• And for higher level positions that can often mean relocation too, and even repeated long distance relocation.

By contrast, and as a perhaps opposite point on a spectrum from that of the nonprofit, I would cite a high-tech company in a rapidly developing and expanding industry, where new skills are called for on an ongoing basis and where new teams that use them for addressing current high priority projects and tasks are repeatedly being formed. Here, advancement might be quite possible in-house and with a same employer, but:

• Achieving that in-house promotion is going to call for demonstrating both the right new skills, and effective communications and management skills.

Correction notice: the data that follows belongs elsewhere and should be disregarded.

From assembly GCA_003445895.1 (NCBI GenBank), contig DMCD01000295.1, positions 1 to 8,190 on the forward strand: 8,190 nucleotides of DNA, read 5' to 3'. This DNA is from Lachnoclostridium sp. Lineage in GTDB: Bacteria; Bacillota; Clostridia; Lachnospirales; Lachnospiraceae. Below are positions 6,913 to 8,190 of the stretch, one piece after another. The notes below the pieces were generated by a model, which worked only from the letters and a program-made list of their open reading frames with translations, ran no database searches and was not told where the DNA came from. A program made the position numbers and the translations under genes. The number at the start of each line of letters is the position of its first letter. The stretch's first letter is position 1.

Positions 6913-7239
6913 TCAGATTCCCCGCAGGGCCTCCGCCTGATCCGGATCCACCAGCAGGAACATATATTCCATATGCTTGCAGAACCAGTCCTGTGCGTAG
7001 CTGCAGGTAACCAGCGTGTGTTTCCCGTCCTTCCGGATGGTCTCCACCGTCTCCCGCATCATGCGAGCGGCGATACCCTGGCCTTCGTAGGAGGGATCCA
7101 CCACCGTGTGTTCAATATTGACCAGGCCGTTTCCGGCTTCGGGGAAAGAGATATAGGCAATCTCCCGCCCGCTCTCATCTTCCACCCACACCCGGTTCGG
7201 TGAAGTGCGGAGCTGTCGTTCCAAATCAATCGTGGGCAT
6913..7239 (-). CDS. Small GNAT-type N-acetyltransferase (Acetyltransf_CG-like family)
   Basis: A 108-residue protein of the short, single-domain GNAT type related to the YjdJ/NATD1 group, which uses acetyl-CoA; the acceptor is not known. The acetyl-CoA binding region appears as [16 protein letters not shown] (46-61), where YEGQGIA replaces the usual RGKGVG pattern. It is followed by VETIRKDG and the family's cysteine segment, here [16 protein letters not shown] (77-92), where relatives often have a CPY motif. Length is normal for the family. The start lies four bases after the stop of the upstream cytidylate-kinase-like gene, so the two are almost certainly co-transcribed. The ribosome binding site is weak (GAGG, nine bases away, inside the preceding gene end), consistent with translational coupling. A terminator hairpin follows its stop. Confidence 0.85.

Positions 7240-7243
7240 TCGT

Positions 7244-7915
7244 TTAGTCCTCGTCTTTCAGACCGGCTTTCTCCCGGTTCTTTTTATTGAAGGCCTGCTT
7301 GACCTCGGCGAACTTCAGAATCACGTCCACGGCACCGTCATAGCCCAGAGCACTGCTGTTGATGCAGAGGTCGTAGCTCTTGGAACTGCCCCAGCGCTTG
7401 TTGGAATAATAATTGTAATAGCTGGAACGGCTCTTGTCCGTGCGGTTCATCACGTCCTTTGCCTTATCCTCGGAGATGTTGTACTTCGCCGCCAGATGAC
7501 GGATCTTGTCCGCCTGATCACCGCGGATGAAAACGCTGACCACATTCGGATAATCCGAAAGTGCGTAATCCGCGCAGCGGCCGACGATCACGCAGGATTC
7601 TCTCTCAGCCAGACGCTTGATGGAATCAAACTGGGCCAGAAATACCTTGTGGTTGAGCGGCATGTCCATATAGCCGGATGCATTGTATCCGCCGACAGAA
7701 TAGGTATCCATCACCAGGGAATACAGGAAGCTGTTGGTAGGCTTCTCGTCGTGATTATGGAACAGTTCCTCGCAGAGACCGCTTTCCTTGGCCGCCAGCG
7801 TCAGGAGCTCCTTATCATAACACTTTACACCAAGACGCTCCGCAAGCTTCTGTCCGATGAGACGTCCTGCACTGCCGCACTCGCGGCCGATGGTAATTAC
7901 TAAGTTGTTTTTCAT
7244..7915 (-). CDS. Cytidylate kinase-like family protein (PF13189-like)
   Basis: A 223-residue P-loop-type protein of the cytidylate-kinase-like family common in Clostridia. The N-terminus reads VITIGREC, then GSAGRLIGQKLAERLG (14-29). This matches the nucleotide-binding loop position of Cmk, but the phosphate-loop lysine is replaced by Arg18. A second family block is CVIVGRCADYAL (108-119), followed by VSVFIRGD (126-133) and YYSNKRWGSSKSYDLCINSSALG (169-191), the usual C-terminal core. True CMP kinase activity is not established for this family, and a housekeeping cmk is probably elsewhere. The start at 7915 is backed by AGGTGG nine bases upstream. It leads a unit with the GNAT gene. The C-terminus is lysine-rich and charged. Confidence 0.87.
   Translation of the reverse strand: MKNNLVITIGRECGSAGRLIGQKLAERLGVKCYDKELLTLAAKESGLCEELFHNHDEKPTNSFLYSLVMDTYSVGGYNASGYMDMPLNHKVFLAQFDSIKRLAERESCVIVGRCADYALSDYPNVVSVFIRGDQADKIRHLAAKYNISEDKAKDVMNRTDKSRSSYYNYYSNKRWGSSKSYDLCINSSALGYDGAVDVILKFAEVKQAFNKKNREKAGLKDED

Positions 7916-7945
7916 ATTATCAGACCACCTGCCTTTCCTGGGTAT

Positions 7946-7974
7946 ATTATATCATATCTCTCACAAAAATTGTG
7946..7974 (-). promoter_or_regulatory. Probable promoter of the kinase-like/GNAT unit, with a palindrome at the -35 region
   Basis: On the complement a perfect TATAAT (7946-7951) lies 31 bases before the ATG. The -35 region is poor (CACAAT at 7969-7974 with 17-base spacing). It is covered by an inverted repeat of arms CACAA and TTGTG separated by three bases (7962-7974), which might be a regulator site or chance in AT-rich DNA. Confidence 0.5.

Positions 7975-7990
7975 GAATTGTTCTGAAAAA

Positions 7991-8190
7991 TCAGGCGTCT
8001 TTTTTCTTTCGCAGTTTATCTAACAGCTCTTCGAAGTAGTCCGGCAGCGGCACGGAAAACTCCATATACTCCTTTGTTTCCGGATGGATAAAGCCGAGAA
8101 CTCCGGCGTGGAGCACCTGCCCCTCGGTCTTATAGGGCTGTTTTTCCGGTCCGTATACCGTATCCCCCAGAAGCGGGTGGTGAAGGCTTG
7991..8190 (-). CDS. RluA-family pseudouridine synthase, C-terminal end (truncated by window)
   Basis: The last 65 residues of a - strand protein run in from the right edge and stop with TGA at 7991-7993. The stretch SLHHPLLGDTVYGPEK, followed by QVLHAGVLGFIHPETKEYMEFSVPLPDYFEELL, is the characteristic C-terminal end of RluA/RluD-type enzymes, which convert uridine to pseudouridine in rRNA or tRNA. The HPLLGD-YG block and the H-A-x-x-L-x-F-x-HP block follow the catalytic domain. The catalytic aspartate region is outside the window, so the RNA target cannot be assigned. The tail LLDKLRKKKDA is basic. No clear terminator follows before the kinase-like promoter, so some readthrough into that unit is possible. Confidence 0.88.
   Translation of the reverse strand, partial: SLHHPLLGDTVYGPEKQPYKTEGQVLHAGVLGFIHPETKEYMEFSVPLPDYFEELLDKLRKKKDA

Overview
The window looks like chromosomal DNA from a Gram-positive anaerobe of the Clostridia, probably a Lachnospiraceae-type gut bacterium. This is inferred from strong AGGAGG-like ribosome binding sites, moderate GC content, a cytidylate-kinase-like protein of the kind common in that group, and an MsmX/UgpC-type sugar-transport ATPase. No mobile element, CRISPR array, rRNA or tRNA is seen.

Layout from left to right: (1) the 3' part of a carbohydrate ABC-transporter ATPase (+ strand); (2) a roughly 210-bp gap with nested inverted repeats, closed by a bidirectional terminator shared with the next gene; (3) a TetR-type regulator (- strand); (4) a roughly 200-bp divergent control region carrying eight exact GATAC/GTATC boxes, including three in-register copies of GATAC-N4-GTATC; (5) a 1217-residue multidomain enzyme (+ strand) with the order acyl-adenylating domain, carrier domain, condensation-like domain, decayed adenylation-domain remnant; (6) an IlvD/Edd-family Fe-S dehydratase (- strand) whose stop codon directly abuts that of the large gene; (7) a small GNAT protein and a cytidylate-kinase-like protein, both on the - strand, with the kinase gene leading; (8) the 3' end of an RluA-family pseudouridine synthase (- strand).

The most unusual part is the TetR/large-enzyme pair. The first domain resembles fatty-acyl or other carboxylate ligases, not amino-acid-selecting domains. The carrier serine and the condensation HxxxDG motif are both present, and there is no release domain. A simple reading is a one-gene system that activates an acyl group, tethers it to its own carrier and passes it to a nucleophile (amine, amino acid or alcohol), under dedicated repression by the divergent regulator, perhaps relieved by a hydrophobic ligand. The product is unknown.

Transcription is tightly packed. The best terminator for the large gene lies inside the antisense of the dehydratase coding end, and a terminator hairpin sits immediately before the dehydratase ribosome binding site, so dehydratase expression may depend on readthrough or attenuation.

• And this should be balanced against presenting yourself as an insider for that business who would not have to be brought up to speed as to what it does or how it functions or who does what, or where necessary resources can be found and secured and most cost-effectively.
• The goal here is to advance in-house by simultaneously showing that you represent a safe and secure career advancement investment who can be offering more value than you cost, as quickly as possible,
• While offering the new and cutting edge skills and capabilities that this business needs and across the board if it is remain strongly competitive.
• And the downside to this is that as new technologies are brought in and become prominent for their high priority value, and as teams form to carry out current and new high priority tasks and projects, old ones drop away – and people are let go.